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Why Was Maine the First State to Try Prohibition?

The groundbreaking “Maine law” laid the groundwork for other states to experiment with temperance laws

"The Drunkard's Progress" shows how temperance advocates wanted to position alcohol consumption: as a choice leading, inevitably, to ruin and death. (Nathaniel Currier/Library of Congress)
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On this day in 1851, the state of Maine passed a law banning the sale of alcohol.

Four years later, 3,000 rioters stormed a Maine city hall looking for illicitly purchased booze. The Portland Rum Riot, as it came to be known, resulted in one death and several injuries, as well as the loss of the mayor’s political career. It foreshadowed the national pushback against the era of Prohibition almost 70 years later. 

The Maine law wasn’t a complete ban on alcohol: “an exception for ‘medicinal, mechanical and manufacturing purposes’ kept many liquor wagons rolling,” writes Kelley Bouchard for the Portland Press-Herald. Like the national Prohibition that stretched from 1920-1933, the law also didn’t stop many people from drinking. Mainers found ways around the law, Bouchard writes. Some brewed booze at home and sold it to neighbors out of their kitchens. Farmers made hard cider and wine out of fruit. “Tavern owners saw fines as a cost of doing business,” she writes, while pharmacies and grocery stories sold legal “medicines” that just-so-happened to be alcoholic.

At the center of Maine’s early experiment in alcohol prohibition was Portland, and its mayor, Neal Dow. An ambitious politician and a Quaker, he was the mayor of Portland from 1851 to 1858. Dow led the temperance movement in Maine, records the New England Historical Society. He hated alcohol for reasons related to the Christian temperance movement, but also for its links to slavery. Dow believed “rum and slavery fed off each other,” the historical society writes.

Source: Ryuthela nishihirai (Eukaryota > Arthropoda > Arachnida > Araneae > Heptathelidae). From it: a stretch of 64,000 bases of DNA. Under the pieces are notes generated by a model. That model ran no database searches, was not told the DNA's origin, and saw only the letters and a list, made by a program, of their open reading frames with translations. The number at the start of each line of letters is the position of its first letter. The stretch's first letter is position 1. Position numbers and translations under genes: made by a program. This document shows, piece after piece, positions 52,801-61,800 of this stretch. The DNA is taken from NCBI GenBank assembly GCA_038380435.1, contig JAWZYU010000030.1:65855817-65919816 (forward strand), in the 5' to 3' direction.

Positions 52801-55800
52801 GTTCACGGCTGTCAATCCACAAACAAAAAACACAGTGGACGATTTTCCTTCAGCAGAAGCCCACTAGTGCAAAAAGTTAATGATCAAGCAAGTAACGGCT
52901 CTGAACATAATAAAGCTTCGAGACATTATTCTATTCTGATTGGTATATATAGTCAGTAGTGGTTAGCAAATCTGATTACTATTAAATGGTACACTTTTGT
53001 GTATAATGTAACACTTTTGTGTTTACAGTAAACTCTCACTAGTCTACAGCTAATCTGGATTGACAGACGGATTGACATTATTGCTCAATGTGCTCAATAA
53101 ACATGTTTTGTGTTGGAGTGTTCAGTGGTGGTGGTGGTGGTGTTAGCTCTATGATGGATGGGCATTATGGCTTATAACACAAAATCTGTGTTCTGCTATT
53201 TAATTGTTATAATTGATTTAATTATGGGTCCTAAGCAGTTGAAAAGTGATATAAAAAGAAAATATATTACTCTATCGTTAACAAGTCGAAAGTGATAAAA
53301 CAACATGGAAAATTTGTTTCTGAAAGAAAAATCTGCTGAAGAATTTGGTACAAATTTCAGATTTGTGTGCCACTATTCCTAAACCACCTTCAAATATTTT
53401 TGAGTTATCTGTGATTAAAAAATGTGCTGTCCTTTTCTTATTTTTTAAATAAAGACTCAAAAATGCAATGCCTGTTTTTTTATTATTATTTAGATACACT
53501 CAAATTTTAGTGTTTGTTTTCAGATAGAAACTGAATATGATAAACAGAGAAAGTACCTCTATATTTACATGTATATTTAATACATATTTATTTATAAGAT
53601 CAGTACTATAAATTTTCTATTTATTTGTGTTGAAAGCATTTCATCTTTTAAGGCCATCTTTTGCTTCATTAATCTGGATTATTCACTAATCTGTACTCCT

Dow was a founding member of the Maine Temperance Society and was instrumental in Maine's prohibition movement, the historical society writes. Before getting the Maine law on the books, Dow had been instrumental in getting the so-called "Twenty-Eight Gallon Law" passed in 1846, writes author Kate McCarty. This law prohibited the sale of alcohol in less than 28 gallon quantities to all but doctors–meaning that the wealthy could still afford to buy alcohol, but the average drinker couldn't. "Tippling shops" that sold single drinks and were where most people drank were shut down, she writes.

With this and many other initiatives, Dow made his political name in the temperance movement. Later, he even ran for president on a temperance platform, Bouchard writes.

Ironically, the vice he fought against was also his undoing.  Rioters gathered around Portland’s city hall in 1855 when "[t]he city’s Irish working-class residents found out their teetotaling, saloon-raiding mayor was storing $1600 worth of liquor at City Hall,” the historical association writes.

NSDow2.jpg
Neal Dow. (Wikimedia Commons)

It was the last strike in a long dispute. Along with rum and slavery, Dow was also opposed to immigration–particularly from Ireland. His xenophobic opposition was clear to Portland’s large population of Irish immigrants, who were disproportionately impacted by the law.

Dow didn’t intend to drink the alcohol held in the city hall’s storeroom, writes Madeline Bilis for Boston magazine. The law “allowed for specific individuals to buy alcohol for medicinal purposes,” she writes. “Dow, who was not an appointed purchaser, broke his own law by buying alcohol on the city’s behalf to distribute to doctors in the area.”

Although his violation was a technical one, people who could not buy liquor themselves were furious at this perceived proof of government hypocrisy. A local paper called upon citizens “by virtue of Neal Dow’s law to seize Neal Dow’s liquors and pour them into the street.”

Protestors took the injunction seriously. “Bottles of alcohol in the storage area were broken,” Bilis writes, and Dow was furious. Late in the day, he ordered militia to fire on protestors.

That was more or less the end of Dow’s political career. The Maine law was repealed in 1856, although “it was re-enacted in various forms,” writes the historical association, and "eventually folded into the state constitution in 1885," Bouchard notes.

But Maine had set a precedent. After the passage of the Maine law, Massachusetts, Rhode Island and Vermont were among the states to jump on the bandwagon (an expression that, like Prohibition, has its roots in 1850s America.) Next stop: the 18th Amendment.

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